The majority of my time is spent in the studio. It’s important for me be around to help the creative team, and I personally find it easier to work there rather than at home as I have two young children.

The studio environment is great. We have all the usual trappings of a design agency: offensive music, a beer fridge, a pool table, table tennis, uncomfortable and colourful furniture and of course – a foosball table. My time out of the studio usually involves client meetings, picking up briefs and presenting work. Depending on the project I might end up artdirecting a photoshoot or video in a photography studio or on location.

How collaborative is your role?
At Sunhouse we advocate an open and collaborative approach both within the team and our clients. We have a huge amount of talent under one roof. With people from all walks of life and experience, deciding who to collaborate with and what specialist skill sets will be relevant for each project is key to getting the most out of the team.

As well as full time staff members we have a huge amount of trusted freelancers we use when we need to add a very specific skill set to a project or if we are just short of a spare pair of hands.

What are the most and least enjoyable aspects of your job?
Learning something new every day. To design a brand you have to really understand your client’s business, service or product. From vodka to baby milk, the diversity is what keeps things fresh and enjoyable.

The least enjoyable aspect would have to be compromising on a creative concept for the wrong reasons. Sometimes no matter how great an idea, creativity is overlooked due to a client’s internal politics, budget or lack of leadership and vision.

Lipton Midnight Blue, 2016

What skills are essential to your job?
From a design perspective, having a natural ability to understand brands and their consumers is essential to delivering the right creative solutions for your clients.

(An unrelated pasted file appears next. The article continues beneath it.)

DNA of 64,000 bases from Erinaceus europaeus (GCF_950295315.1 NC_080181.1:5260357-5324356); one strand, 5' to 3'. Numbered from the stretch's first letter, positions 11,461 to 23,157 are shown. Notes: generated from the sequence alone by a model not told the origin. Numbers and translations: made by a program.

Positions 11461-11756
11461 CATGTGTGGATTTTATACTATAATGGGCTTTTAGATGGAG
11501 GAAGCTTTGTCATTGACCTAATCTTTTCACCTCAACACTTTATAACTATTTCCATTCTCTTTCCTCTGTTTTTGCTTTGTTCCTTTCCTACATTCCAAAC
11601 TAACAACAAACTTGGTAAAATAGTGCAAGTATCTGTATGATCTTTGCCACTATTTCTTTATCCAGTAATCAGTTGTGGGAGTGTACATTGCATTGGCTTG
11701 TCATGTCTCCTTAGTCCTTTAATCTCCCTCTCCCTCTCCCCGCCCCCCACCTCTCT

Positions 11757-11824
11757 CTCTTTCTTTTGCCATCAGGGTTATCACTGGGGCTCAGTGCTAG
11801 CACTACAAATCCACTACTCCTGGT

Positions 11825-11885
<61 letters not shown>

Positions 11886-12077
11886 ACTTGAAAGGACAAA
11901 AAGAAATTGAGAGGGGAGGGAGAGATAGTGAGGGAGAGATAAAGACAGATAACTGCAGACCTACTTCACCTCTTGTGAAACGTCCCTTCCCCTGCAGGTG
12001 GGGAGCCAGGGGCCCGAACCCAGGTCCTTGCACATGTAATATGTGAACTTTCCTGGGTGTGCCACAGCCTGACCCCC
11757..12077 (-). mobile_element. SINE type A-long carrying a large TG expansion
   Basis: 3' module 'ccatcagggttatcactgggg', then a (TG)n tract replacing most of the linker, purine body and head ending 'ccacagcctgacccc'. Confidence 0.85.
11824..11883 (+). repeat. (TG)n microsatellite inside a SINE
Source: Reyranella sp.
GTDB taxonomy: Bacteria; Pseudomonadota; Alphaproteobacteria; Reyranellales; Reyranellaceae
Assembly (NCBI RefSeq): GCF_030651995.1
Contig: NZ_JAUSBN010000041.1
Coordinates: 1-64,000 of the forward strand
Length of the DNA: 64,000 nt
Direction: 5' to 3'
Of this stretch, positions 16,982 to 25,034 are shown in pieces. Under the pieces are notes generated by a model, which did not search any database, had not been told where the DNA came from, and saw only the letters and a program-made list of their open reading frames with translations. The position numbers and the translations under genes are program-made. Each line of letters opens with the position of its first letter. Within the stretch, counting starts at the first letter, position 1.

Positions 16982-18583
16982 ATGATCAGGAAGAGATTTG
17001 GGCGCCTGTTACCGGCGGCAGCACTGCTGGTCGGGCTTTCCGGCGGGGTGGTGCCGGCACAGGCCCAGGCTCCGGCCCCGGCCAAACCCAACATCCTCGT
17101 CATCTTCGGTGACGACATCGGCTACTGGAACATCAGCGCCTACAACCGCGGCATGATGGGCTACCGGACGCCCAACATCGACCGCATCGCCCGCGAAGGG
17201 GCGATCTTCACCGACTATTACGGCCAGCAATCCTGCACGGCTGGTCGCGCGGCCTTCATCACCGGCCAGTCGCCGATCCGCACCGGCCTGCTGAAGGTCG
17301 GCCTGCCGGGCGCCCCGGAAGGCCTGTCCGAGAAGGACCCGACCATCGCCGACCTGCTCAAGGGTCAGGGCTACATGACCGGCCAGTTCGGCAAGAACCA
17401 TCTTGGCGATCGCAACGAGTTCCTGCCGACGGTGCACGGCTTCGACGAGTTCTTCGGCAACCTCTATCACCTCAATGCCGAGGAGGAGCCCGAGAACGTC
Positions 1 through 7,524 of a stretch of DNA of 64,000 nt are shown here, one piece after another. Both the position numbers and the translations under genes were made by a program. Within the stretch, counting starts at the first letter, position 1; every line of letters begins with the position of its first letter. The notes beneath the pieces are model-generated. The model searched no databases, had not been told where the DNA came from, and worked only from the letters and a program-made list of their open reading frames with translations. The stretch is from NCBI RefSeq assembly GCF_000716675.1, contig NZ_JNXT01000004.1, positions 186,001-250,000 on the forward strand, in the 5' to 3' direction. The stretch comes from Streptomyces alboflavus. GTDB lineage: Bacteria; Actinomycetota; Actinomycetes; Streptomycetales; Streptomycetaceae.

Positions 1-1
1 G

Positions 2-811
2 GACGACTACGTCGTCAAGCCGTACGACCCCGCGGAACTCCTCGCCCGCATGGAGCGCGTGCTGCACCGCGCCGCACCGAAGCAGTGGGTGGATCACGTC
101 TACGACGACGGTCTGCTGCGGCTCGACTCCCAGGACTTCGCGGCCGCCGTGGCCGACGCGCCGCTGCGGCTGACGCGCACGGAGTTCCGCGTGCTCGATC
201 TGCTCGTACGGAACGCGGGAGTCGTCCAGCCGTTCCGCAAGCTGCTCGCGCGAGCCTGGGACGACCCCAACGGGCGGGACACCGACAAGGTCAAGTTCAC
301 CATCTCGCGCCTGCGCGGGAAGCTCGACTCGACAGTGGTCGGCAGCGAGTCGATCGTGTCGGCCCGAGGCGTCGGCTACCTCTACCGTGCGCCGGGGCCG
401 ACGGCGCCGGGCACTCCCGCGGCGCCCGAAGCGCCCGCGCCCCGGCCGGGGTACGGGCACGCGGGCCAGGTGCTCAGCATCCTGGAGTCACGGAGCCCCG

What tools do you use most for your work?
The tools I use everyday are an Apple Macbook Pro, an iPhone 6 and a Wacom Intuos pen and touch pad.

I use Adobe Creative Suite when designing, predominantly Photoshop, InDesign and Illustrator. I like to work up my initial concepts in Illustrator as I find the purity and restrictive nature of vector the quickest way to test and evaluate a concept, rather than getting sucked into prettification of a design.

We also use a wide range of applications to plan, communicate and manage time. We use Slack to direct message colleagues and discuss projects and Synergist for job management, workflow and time sheets.

Would you say your work allows for a good life-work balance?
Sunhouse prides itself on having a great life-work balance which is a rare quality in the creative industry. It’s a relatively stress free environment. On the odd occasion I might need to put in extra late or early hours, but we try to make sure our working hours don’t creep into personal time.

Do you run any side projects alongside your job?
I don’t really have time but as a designer I get the usual design requests from friends and family.

Illustration, app creation and merchandise style guide for Nickelodeon’s MTV brand

Illustration, app creation and merchandise style guide for Nickelodeon’s MTV brand

Illustration, app creation and merchandise style guide for Nickelodeon’s MTV brand

Illustration, app creation and merchandise style guide for Nickelodeon’s MTV brand

Illustration, app creation and merchandise style guide for Nickelodeon’s MTV brand

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How I Got Here